Michael Grant:
Let me go to a couple of other aspects. This would increase green cards to 450,000 annually. That's a -- it's not quite a doubling. Adequate or not?

Adrian Pantoja:
You know, that's the -- for viewers, one of the most important issues they need to understand, when I watch individuals interviewed they say, why can't people -- why do they have to come here illegally? Why do people do it -- do not pursue the proper channels? The reality is, if undocumented immigrants were asked they would say, yes, we would like to pursue the regular channels. The problem is with obtaining a green card. If I'm a legal permanent resident and I have my green card here and my wife lives let's say in Mexico and I want her to join me, it can take upwards to 5, even more years before she can get a green card because there are so many people applying for these visas these green cards, there's so many you can accommodate. We have a very generous immigration system. Nonetheless the whole world wants to come here and we can't accommodate the entire world. So for people in close proximity, like Mexico, the question is, do I wait 5-years, 8 years, 10 years or do I just come now? And people are opting to come now to join family members.

Michael Grant:
Obviously it places strains on the safety net. You have other political considerations as well. You have the, for lack of a better term, indigenous work force that it impacts. So you have to try to fix some level. You were making the comment before we went on the air that there's just a ton of people in the who would to come to the United States. But absent some discipline the United States would not be what the United States is…but 450,000. That would be 5 million more people over the next 10 years. It has a sunset provision. It seems to me it is not an ungenerous allowance. I'll put it that way.

Adrian Pantoja:
Not an ungenerous allowance. But keep in mind that apprehension at the borders -- these are apprehension statistics. We're not saying this many people try to come across, but they range around 1 million a year or slightly over 1 million a year apprehension rates at the border. So, yes, half a million very generous. But you have many -- millions trying to make their way into this country.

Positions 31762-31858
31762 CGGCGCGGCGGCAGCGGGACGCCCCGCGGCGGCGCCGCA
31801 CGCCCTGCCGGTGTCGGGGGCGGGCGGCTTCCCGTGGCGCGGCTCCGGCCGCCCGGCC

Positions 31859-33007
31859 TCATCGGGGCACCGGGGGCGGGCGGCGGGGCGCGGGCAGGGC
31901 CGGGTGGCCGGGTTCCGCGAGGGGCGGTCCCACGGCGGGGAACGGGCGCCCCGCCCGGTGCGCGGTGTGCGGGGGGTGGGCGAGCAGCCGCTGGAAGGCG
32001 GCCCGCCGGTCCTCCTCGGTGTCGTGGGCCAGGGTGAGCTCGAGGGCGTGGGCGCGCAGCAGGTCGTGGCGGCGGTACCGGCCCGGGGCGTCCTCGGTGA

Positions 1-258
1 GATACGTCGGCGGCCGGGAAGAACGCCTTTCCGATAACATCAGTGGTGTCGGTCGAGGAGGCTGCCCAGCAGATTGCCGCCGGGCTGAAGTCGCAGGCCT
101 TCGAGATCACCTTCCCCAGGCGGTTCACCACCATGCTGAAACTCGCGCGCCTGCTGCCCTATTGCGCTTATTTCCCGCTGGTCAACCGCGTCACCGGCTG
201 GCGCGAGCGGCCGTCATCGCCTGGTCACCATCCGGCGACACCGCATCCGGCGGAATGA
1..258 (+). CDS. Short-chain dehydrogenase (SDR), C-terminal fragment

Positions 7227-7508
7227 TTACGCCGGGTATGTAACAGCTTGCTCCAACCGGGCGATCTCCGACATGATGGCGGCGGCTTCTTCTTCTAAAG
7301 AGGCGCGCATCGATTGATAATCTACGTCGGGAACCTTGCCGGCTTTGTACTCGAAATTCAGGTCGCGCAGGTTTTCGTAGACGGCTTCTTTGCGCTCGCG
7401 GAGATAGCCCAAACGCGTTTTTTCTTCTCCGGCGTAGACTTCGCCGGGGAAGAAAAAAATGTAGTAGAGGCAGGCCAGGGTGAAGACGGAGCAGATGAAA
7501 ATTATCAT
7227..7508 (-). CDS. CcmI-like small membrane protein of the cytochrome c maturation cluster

Michael Grant:
What about employer sanctions? In the current version of the bill? How is that subject dealt with?

Adrian Pantoja:
Well, the reality is the current bill wants to increase the fines that employers must pay. Now, in 1986 with immigration reform and control act there were employer sanctions. Employer sanctions have existed since 1986. The question is one of enforcement. It's not worth the paper it's written on if the sanctions are not going to be enforced. You can increase the fine but if there's no enforcement you can increase the fine 2, 3 fold. Enforcement is a factor toward making employer sanctions work.

Michael Grant:
The major point made there, though, is that the verification system is really pretty loose.

Adrian Pantoja:
Yeah.

Michael Grant:
And you need to really slave this with the way you can say, hold it. You knew this person was illegal when you hired them.

Adrian Pantoja:
Right.

Michael Grant:
They're making computer strides in that area.

Adrian Pantoja:
Right. And employers would say, look. We're not border patrol agents. We don't work for the I.N.S. I don't now whether this card showing me is an illegal card or whether this card -- the person is eligible to work. You can go down Mill Avenue and college students under 21 are going into bars with fake ids. How do you check these? It's a cottage industry. So they are trying to make these tamper proof cards. But that's a challenge.

Michael Grant:
More solid computer verification program that can be expanded nationwide. The pilot is pretty good but it has capacity issues, as I understand it.

Adrian Pantoja:
Right.

Michael Grant:
Professor Adrian Pantoja, thank you for joining us.

Adrian Pantoja:
Thank you for having me.

Mike Sauceda:
What kind of impact is illegal immigrant having on the United States economy? An ASU economics professor will talk about that including how it impacts wages. Plus we'll tell you about the long arduous process it takes to get into the United States legally. Learn about more topics Thursday at 7 on Horizon.

Michael Grant:
Also please tune into Horizonte tomorrow for a look at the economic impact of illegal immigration and of course join us again on Friday for the ‘Journalist Roundtable' where we will wrap up and discuss the week's top news stories. Thank you very much for being here on this Wednesday evening. I'm Michael Grant. Have a great one. Good night. ¶¶[music]¶¶

Announcer:
If you have comments about Horizon, please contact us at the addresses listed on your screen. Your name and comments may be used on a future edition of Horizon.